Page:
The other night my family and I were watching America’s Funniest Home Videos. It was around Halloween so they were running through all the trick-or-treat clips. In one of the clips it showed a group of people slowly approaching the front porch of an old farmhouse. Sitting in a rocking chair, not moving a muscle, is a scarecrow holding the large bowl of candy. We, the viewers, know what is coming but one man in the group wasn’t quite sure if the scarecrow was a dummy or a real person.
Ever so slowly, the man approaches the bowl… starts to stretch out his hand… grabs a piece of candy… BOO!
The scarecrow jumps up and scares the crowd.
But that’s not the funny part.
Because the man, without any thought or reasoning, automatically throws his right fist straight into the face of the scarecrow knocking him completely over.
Laugh your butt off funny (because it wasn’t you getting scared or getting punched in the face).
The man’s actions are a natural and reasonable response to being afraid. If it seems there that there is a good chance that a person will win a fight, then aggression becomes the logical form of defense. The fight response is not thought out. It just happens. Our deep, internal brains take an assessment of the situation and make a split-second decision. Sometimes, that decision is to fight.
One of the all time classic movies is The Princess Bride. If you’re on a college campus, its almost a requirement to be able to quote most of the lines from the movie.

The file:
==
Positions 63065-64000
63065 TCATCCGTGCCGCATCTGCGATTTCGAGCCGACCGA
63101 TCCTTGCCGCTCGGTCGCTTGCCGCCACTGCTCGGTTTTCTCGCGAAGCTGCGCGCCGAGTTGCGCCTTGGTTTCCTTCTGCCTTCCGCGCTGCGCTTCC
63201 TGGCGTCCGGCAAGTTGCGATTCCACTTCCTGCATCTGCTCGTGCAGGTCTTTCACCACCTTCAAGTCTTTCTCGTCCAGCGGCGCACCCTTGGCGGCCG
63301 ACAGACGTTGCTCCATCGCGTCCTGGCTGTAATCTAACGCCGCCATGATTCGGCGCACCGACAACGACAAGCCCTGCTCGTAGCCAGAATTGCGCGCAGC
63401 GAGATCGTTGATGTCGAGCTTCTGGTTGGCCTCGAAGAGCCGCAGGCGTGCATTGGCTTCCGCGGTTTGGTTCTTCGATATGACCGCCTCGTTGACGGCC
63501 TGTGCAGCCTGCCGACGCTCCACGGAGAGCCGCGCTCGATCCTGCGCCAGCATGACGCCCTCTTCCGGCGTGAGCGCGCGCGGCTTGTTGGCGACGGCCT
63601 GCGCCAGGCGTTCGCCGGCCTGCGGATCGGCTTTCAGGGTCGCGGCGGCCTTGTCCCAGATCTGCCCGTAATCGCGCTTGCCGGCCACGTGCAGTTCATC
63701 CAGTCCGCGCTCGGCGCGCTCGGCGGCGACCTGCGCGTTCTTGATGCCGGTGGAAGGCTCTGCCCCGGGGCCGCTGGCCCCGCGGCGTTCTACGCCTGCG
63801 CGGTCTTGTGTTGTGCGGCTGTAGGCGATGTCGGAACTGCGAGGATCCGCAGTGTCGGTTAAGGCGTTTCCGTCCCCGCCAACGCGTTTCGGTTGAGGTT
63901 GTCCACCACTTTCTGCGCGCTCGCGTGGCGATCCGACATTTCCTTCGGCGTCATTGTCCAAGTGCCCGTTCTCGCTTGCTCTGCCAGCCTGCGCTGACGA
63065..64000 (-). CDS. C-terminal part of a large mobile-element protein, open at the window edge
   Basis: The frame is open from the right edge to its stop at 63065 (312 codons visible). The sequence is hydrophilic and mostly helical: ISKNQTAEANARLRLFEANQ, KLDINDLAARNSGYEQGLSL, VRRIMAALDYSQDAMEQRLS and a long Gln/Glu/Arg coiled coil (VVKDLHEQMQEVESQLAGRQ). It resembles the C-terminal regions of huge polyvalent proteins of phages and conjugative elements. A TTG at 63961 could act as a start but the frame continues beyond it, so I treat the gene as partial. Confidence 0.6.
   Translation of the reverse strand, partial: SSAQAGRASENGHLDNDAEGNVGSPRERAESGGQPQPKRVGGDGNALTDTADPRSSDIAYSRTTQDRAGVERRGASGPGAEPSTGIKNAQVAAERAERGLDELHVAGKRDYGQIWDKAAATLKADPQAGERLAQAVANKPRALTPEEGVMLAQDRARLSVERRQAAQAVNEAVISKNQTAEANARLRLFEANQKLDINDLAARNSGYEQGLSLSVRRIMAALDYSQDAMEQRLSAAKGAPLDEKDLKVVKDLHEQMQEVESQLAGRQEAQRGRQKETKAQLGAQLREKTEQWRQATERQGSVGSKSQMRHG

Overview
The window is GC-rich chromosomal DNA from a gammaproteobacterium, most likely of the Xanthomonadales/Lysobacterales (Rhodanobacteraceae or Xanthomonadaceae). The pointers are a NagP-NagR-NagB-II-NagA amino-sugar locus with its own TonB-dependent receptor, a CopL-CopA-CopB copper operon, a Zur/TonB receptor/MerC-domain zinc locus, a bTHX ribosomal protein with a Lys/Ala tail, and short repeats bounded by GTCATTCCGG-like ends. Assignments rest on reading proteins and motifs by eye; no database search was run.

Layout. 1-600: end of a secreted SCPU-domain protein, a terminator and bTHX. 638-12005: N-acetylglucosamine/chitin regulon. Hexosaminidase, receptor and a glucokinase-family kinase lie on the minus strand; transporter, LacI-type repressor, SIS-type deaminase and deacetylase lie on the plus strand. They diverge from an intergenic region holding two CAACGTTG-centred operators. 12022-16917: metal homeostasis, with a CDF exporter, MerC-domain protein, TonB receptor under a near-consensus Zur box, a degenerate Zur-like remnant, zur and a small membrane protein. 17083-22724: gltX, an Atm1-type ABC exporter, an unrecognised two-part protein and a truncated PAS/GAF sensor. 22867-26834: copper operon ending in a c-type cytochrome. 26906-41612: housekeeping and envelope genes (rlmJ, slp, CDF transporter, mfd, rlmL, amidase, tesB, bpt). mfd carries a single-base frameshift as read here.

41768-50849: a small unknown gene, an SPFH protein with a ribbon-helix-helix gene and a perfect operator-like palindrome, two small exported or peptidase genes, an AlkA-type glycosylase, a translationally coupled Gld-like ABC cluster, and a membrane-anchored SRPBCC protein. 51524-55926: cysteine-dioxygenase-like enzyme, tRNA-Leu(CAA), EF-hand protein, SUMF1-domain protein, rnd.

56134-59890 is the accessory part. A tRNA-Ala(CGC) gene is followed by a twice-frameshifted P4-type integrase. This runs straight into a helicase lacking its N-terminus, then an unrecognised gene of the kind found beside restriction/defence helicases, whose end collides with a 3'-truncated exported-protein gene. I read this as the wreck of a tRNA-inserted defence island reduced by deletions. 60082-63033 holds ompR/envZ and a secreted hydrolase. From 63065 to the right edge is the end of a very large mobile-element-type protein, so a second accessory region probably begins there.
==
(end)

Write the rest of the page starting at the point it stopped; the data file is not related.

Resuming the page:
Remember the scene near the end of the movie, just after Wesley and Inigo have gotten into the castle to rescue Princess Buttercup, where Count Rugen and Inigo meet each other for the first time face to face.
They square off in the corridor, each assuming their chosen fighting stance. We, the audience, are ready for the revenge battle scene.
And then Count Rugen turns and runs away. He just runs away.
When someone is faced with a situation that they don’t feel they can win, then the flight response becomes the most natural defense to take. Again, this choice is not usually thought out. It is a gut response that happens naturally and intuitively.
Most people are not aware of the third most common response when we are faced with an overwhelming situation—the Freeze response. Sometimes, the goal isn’t to win. Sometimes the goal is just to survive no matter how you get there. “The object is to stay alive until the danger is past and deal with the consequences later. “ Peter Levine
Because the Freeze response appears to be passive and inactive people feel very ashamed or self critical. In the animal world, when an animal plays dead in order to be as uninteresting to the predator, they don’t feel ashamed, weak or inadequate. And neither should we.
Because the Freeze response is so common and carries such potential shame, I’m going to devote an entire post to explaining why we respond that way.